Saturday, September 28, 2013



I had wandered into darkness and was pining for the light.
But all around was murky, with the shadows growing more.
And I wondered if that darkness was an artifact of sight,
For my eyes were aged and dimming, not the eyes I had before.

Towards the ending of my journey, as the path began to curve,
There came to me a question, as I sensed the roadway's arc.
And I wondered, if at ending, I would get what I deserve,
But I could not find an answer – or a light within the dark.

But a tumult, from a distance, it grew louder and drew near.
And I listened, in my darkness, and could hear the voices rise.
I was gripped then by confusion and by wonder and by fear,
For the spirit-world was speaking, to a soul that was unwise.

And I heard a conversation.  Was it one or two or three,
Who were speaking to each other?  Were they ghosts or were they gods?
Were they demons, were they devils, were they spirits flying free?
And I trembled in my terror, as a vassal met by lords.

But that conversation faded, and I thought, “My plight's at end!”
And what was the discussion, and why those sounds of strife,
I could not quite remember, or truly comprehend.
And then, there came a voice, that cut me like a knife.

But I heard that voice proclaiming, “Do not fear, oh mortal man!
You will listen to our voices, you will glean what we have learned.
We are spirits, who are searching, as we spirit-beings can,
But we've come to know our limits.  And in hellfire, we have burned.

“And yet, we still are searching, and will search for longer still,
For as spirits we live longer than the ones who live in stuff.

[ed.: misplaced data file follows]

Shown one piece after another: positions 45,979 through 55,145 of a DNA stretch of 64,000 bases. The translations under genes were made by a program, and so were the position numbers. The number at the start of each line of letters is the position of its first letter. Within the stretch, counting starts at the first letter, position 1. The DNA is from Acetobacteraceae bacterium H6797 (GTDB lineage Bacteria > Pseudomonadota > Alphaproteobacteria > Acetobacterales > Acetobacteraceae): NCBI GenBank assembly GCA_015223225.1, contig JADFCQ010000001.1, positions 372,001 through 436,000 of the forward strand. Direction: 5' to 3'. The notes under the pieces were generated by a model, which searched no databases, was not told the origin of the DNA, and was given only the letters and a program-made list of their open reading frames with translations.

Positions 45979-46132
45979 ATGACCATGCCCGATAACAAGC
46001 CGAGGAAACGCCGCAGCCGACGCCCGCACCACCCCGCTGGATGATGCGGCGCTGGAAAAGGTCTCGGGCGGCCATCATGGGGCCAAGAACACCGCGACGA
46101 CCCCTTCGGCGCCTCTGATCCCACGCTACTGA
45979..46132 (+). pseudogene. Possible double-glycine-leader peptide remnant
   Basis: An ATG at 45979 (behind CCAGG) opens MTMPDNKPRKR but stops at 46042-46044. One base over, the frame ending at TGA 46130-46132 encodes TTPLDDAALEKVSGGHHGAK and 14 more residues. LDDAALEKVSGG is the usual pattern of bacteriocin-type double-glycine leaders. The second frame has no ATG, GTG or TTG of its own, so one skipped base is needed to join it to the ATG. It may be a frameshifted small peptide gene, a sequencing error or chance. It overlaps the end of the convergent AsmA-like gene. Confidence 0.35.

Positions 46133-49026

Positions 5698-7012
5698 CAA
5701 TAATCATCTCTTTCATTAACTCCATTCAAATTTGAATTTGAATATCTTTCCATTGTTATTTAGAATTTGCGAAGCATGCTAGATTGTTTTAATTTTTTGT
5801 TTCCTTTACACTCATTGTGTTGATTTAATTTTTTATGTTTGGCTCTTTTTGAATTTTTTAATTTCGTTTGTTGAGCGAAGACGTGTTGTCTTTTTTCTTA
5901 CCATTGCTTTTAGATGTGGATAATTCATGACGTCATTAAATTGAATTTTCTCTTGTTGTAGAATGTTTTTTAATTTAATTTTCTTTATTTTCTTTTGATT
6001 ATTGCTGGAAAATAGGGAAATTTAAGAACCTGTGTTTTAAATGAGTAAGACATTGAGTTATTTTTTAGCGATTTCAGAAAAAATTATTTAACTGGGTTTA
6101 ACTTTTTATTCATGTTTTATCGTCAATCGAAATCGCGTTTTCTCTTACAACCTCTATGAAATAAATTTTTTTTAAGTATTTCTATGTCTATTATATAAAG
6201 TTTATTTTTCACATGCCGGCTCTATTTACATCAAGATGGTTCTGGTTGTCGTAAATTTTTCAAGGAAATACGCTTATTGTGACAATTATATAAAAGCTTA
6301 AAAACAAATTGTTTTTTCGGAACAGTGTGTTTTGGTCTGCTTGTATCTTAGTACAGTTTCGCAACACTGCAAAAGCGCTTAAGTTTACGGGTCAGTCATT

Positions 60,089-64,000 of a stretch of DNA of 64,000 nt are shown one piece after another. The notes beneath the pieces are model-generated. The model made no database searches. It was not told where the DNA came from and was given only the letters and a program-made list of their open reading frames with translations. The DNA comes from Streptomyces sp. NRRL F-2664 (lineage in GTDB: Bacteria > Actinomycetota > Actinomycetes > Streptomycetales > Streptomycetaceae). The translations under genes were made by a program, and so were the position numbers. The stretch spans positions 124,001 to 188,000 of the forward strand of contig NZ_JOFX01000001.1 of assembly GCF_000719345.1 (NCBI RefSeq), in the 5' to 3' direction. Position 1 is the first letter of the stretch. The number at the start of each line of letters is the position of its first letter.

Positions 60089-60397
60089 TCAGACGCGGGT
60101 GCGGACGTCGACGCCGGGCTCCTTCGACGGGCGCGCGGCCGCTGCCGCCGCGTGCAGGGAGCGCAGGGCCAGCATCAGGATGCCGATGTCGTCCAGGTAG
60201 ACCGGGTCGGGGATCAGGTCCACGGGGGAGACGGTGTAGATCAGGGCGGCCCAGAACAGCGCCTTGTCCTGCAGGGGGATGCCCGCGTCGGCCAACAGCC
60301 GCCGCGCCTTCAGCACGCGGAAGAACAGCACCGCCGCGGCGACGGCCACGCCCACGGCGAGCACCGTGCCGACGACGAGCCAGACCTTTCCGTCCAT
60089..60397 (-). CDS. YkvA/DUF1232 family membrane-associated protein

We are eddies, not immortal, and we whirl as eddies will,
And we fade away like others, when we've whirled about enough.

“And we search for hints of meaning, in the vortices that whirl,
In the galaxies and atoms, in the minds of octopi,
In the swirling of the waters, in the flowers that unfurl,
In the numbers transcendental, like your Euler's and your pi.

“And we too have known emotion, that is reason's better half.
And in feeling, as in thinking, we have delved and we have burned.
Like the maid that's lost her lover or the cow that's lost its calf,
We have mourned – and broken-heartedly, the cost of living learned.

“We are born like others beings, we are transient, like this world,
We will die, like other mortals, and we only have a while.
And we pray, that while we're living, in this pit of madness hurled,
We might find, what we are seeking.  Then we spirits too may smile.

“And we sense that you've been searching, and your desperation's clear.
So we've come to you with questions, and with yin and yang and crew.
And some of our companions, they had argued, that your fear,
It would make our voices dreadful, but we've settled still on you.

“And we know that you are bestial, that your journey soon will end.
So we hope that you will listen, and be wiser than before.
But we do not know the answers and we never will pretend
As your prophets have pretended, or as writ in human lore.”

So I listened, though I trembled, and I heard the voices speak.